Mike Mortlock: Interesting. We just need another data nerd to correlate Pinon Noir growth and house prices.
Heather Stevens: That's a PAC I'm willing to take on.
Mike Mortlock: Follow the Pinon Noir. What a topic. You're a glass half full and there's more glasses in the cupboard and the tap's freely running sort of person so I want to drag you down with my negativity of the doom and gloom. What are the mitigation strategies, what are we doing, what are the positives and how can we reverse these things?
Heather Stevens: Certainly climate change is a very depressing topic. I must say I don't make a very fun dinner guest because the conversation can be quite depressing. But for everything that's depressing there's a chance for action and opportunity. In terms of property if you have a property that is in a climate risk area I would suggest selling because it's a buyer beware situation. The people that are left holding the jokers at the end of the game are the ones that are going to lose. I hope instead of a market crash, slowly, slowly by properties that are at risk changing hands each time they may not have the same growth or they may even go down, and eventually they will be priced at the price that they actually reflect the risk. You might own a house in a low-lying area at risk of sea level rise but you've paid a price that is according to the length of that property's life.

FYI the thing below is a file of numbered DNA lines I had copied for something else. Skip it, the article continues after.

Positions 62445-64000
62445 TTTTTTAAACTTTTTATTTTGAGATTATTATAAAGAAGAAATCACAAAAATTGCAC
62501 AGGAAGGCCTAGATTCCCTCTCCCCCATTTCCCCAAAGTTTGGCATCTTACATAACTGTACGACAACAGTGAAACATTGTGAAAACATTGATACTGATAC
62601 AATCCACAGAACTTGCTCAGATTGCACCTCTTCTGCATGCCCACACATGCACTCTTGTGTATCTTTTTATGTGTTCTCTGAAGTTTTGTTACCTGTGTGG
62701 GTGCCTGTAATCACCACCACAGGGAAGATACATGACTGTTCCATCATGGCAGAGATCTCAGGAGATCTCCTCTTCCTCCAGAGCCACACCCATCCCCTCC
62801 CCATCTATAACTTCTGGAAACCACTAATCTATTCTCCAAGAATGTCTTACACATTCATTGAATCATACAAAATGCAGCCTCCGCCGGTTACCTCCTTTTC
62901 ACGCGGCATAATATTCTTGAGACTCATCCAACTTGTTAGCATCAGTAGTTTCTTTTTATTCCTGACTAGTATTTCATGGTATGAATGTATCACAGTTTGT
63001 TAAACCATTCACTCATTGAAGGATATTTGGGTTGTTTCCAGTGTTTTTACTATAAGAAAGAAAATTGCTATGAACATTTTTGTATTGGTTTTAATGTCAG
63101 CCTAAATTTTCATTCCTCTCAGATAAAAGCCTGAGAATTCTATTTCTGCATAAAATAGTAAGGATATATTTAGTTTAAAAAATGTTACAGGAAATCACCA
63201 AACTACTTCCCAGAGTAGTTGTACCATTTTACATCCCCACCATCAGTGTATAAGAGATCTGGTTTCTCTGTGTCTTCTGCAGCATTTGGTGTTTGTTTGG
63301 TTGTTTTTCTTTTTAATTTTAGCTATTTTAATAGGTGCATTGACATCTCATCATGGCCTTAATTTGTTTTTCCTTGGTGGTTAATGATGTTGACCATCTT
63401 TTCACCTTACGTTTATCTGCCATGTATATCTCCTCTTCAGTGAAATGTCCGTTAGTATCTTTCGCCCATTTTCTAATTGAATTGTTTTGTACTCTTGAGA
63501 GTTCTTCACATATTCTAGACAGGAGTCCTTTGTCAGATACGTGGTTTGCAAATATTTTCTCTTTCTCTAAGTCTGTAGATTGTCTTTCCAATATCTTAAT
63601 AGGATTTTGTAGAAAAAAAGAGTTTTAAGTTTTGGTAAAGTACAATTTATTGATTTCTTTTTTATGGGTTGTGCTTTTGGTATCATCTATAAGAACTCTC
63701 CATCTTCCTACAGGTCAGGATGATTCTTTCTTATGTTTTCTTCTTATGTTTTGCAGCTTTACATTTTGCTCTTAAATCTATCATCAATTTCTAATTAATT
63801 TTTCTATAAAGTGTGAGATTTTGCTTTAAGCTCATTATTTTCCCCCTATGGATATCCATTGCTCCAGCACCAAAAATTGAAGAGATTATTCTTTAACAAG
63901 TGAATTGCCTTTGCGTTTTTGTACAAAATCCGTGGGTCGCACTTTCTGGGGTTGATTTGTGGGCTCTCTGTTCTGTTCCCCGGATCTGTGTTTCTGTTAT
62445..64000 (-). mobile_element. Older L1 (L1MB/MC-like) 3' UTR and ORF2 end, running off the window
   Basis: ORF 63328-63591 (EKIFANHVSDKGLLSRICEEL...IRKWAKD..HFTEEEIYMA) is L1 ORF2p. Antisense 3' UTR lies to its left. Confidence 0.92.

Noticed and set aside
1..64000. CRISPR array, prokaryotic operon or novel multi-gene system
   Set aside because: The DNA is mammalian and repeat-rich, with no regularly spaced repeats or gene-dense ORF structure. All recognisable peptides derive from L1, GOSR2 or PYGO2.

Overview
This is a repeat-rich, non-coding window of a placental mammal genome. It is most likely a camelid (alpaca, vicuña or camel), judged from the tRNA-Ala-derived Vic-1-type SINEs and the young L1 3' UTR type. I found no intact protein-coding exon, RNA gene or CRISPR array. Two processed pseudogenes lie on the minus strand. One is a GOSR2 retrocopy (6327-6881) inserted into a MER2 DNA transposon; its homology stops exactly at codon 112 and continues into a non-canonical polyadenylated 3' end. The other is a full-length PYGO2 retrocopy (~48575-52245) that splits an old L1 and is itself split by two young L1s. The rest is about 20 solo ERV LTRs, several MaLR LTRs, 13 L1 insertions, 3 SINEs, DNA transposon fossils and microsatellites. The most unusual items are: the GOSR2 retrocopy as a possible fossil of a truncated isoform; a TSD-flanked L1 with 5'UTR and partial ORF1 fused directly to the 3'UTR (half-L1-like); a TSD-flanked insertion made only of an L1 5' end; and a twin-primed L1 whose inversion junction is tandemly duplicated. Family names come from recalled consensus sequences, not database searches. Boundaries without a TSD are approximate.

Certainly I think about what you have now and if you want to try and offload that before those things become too hard to get rid of. Certainly retrofitting the houses that you have so making houses heat friendly is a big one, thinking about your building materials for cyclones and for hail and that kind of thing. Of course eventually insurance companies will start pricing insurance based on the risk of your actual house materials. I've worked on some great projects with the Insurance Council of Australia looking at not just about where your house is located but what your house is made of and your floor heights. If you have a house that's climate-friendly that isn't at risk of flooding because it's off the ground or it's got great hail-proof or cyclone-proof materials you shouldn't be paying those astronomical insurances.